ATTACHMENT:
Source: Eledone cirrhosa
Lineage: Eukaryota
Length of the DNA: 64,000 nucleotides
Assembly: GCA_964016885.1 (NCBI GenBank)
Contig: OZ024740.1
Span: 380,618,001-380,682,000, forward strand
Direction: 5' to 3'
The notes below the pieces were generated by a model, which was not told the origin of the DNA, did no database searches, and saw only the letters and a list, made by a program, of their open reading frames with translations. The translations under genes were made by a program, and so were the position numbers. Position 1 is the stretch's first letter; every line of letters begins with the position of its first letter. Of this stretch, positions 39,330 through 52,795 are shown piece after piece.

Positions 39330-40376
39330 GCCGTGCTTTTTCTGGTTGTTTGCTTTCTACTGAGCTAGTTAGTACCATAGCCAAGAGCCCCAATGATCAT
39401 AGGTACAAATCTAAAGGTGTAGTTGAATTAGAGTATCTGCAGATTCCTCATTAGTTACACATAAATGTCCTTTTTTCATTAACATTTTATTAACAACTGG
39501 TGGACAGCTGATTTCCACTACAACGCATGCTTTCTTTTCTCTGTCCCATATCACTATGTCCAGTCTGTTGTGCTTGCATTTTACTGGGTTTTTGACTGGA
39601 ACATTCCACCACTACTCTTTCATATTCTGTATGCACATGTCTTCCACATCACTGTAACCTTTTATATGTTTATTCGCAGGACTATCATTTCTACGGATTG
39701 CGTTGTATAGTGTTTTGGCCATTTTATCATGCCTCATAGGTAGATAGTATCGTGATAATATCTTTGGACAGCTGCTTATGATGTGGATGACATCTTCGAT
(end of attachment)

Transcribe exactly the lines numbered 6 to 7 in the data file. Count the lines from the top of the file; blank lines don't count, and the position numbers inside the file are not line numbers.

Span: 380,618,001-380,682,000, forward strand
Direction: 5' to 3'